You would think that since I freely admit to loving the United States of America, warts and Republicans and all, that I would understand the motivation behind the "Tea Party Movement" even if I don't agree with it. This morning I've devoted quite a bit of time to researching these "teabaggers" (*snort*) and I've got to say that I'm even more puzzled by them than I was when I started.

Call me naive. Call me a tree hugger. Call me a socialist. I'm not thick and I'm not reading "left wing propaganda" describing this movement and its proponents. I'm going to their own websites and checking out the profiles of their champions that are in their own words...and I gotta say, I still don't get it. Here's what I'm seeing and what it is leading me to believe...I'm sure I'll be corrected every way but Sunday, but y'all, maybe before shouting at me you should look at your PR people with a closer eye because they're the ones that are producing this convoluted information.

Aren't you proud of me? I haven't called it drivel...yet.

I feel that calling the current loose conglomeration of dissent the "Tea Party Movement" is disrespectful to those patriots that opposed the taxation imposed by the British. The main problem there, unless I seriously slept through ALL of my history classes, was that there was no representation of the colonists in Parliament when these taxes were voted on and approved. None. As in zero. The people voting on the taxes lived in England, not Virginia. Now all of those people that you Tea Party members see as oppressing you? They're all Americans. YOU voted them into office, if you voted. So...um...not the same thing. Dissent may be patriotic, but this isn't dissent. It's more like you've changed your minds.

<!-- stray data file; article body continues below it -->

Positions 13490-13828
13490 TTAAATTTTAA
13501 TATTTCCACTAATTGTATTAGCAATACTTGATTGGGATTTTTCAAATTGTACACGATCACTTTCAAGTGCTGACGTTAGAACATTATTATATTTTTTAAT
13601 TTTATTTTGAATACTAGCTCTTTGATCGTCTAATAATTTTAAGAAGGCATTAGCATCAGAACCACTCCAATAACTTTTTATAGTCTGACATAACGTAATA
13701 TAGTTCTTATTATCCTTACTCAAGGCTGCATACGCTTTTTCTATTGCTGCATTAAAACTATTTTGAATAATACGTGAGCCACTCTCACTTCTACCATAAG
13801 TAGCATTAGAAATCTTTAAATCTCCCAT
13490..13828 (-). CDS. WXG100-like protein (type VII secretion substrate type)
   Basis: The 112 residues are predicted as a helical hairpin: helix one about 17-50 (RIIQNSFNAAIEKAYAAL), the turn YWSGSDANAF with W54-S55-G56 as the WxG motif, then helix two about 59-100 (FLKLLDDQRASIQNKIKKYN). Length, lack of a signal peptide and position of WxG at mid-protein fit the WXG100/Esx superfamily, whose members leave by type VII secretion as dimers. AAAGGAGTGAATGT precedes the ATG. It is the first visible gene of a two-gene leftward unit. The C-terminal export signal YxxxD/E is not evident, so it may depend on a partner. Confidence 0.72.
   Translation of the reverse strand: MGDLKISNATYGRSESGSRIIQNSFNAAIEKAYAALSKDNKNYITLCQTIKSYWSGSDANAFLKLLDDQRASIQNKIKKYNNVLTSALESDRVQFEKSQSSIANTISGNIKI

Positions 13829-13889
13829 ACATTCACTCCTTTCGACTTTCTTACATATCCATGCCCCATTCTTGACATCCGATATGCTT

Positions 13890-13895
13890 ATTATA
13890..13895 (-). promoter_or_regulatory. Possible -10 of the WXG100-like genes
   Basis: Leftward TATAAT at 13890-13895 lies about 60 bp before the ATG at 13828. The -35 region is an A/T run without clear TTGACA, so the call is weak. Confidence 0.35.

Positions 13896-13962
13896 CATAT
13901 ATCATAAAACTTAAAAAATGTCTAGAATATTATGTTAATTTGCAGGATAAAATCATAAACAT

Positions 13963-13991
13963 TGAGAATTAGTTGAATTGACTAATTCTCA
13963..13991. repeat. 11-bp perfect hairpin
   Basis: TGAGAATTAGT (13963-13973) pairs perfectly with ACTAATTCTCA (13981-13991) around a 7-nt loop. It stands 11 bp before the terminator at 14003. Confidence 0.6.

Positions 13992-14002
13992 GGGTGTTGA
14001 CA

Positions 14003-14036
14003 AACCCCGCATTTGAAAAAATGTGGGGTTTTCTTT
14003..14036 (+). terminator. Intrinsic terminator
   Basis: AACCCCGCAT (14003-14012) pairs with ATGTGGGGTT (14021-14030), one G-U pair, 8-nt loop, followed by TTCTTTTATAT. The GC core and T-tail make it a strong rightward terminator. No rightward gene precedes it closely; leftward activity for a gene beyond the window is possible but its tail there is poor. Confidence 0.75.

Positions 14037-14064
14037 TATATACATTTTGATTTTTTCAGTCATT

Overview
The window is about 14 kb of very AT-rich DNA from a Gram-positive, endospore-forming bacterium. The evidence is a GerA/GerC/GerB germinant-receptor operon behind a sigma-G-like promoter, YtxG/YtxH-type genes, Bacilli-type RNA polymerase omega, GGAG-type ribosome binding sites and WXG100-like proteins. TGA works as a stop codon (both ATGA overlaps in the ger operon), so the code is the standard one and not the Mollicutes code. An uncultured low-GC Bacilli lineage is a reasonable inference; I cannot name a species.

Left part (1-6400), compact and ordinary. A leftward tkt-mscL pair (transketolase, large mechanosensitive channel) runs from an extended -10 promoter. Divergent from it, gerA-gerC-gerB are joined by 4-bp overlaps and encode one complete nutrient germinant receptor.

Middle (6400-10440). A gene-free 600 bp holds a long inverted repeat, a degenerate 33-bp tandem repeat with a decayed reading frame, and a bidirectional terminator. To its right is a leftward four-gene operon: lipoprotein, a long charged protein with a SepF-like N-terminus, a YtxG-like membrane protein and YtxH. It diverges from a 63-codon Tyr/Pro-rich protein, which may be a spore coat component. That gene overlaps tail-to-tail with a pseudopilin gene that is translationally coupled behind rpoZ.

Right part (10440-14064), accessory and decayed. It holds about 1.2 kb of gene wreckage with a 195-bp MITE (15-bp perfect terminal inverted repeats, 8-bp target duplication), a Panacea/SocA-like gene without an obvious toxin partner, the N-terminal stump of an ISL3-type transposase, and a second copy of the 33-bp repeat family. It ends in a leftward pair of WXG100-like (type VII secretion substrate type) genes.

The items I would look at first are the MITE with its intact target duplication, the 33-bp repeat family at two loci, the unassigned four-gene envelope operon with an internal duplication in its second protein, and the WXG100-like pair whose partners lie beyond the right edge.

I already know what the argument will be for my next statement, and I can bet it will have the word conspiracy in it at least once, but this one is for the birthers out there. Barack Obama, II is an American. He was born in Hawaii, and I think we all agree that Hawaii is a state and not just some random collection of Polynesian islands. I feel fairly safe in believing that when the then senator from Illinois submitted, via his political party, his intention to run for the office of the President, SOMEONE up there in Washington vetted his creds to see if he was elligible to run. If he'd been born in Kenya or Bali or wherever else these folks claim he was born, HE WOULDN'T HAVE BEEN ON THE BALLOT.

I will say that I'm not sure how I feel about the Health Care Reform business because I'm still weeding through all the miles and miles of text of the bills and the amendments and the opposition and and and...but I can say this: Those of you that are outraged because the law forces you to have health insurance, are you kidding me? I suppose you're also opposed to laws that make driving a vehicle while intoxicated illegal, and the one that requires you to wear a seatbelt? I was pleased to see, however, that there is a tax imposed on indoor tanning...or as I like to call it, Please, Give Me Skin Cancer and Let Me Pay You For It.

Here's a neat tidbit I uncovered: all that bailout business that the right whinges on about being proof that Obama doesn't care about America etc etc etc? Yeah, that was a Bush thing. How soon we forget.

And what of the ringleaders of what seems to me to be quite the circus of discontent and anger and...patriotism? I've never liked Bill O'Reilly, Rush Limbaugh, or Rupert Murdoch. FoxNews is a joke as far as Fair and Balanced goes. (And before you ask, no, I don't watch CNN. Currently I'm getting my news from the BBC and the Daily Show, thanks for asking.) Sarah Palin? Seriously, that's a whole blog post in itself but I'll sum it up by saying I think she's a victim of a political machine desperate to lure in female voters. You can't dress up a pit bull in lipstick and expect it to do anything but bark incoherently. Mama Bear will still maul you as soon as look at you...she's not the best choice for rational conversation.

This post is sliding down into a right proper rant so I will wind it up by saying that I love my country. I'm proud to be an American. I don't think that Mr. Obama is a savior, I'm not waiting for him to pay for my way through life, and I feel that he has missed the mark on some things that I was hoping to see when I cast my vote for him as my choice for President...and I can't wait to get back home and add my voice to those rational Americans not won over by the current cacophany of fear-mongerers and bullies.